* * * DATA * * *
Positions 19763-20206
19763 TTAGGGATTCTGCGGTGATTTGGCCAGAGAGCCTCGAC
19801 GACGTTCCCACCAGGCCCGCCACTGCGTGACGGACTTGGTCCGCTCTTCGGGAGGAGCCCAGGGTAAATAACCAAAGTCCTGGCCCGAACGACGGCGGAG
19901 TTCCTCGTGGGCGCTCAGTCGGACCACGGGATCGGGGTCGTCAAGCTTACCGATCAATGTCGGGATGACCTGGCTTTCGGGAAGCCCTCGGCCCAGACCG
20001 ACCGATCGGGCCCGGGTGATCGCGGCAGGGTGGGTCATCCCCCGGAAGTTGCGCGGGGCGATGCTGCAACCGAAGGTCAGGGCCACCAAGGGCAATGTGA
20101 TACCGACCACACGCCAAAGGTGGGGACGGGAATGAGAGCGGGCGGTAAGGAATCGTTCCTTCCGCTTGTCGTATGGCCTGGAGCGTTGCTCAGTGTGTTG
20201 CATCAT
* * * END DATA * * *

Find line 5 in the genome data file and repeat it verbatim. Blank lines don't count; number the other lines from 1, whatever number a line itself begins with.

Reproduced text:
20001 ACCGATCGGGCCCGGGTGATCGCGGCAGGGTGGGTCATCCCCCGGAAGTTGCGCGGGGCGATGCTGCAACCGAAGGTCAGGGCCACCAAGGGCAATGTGA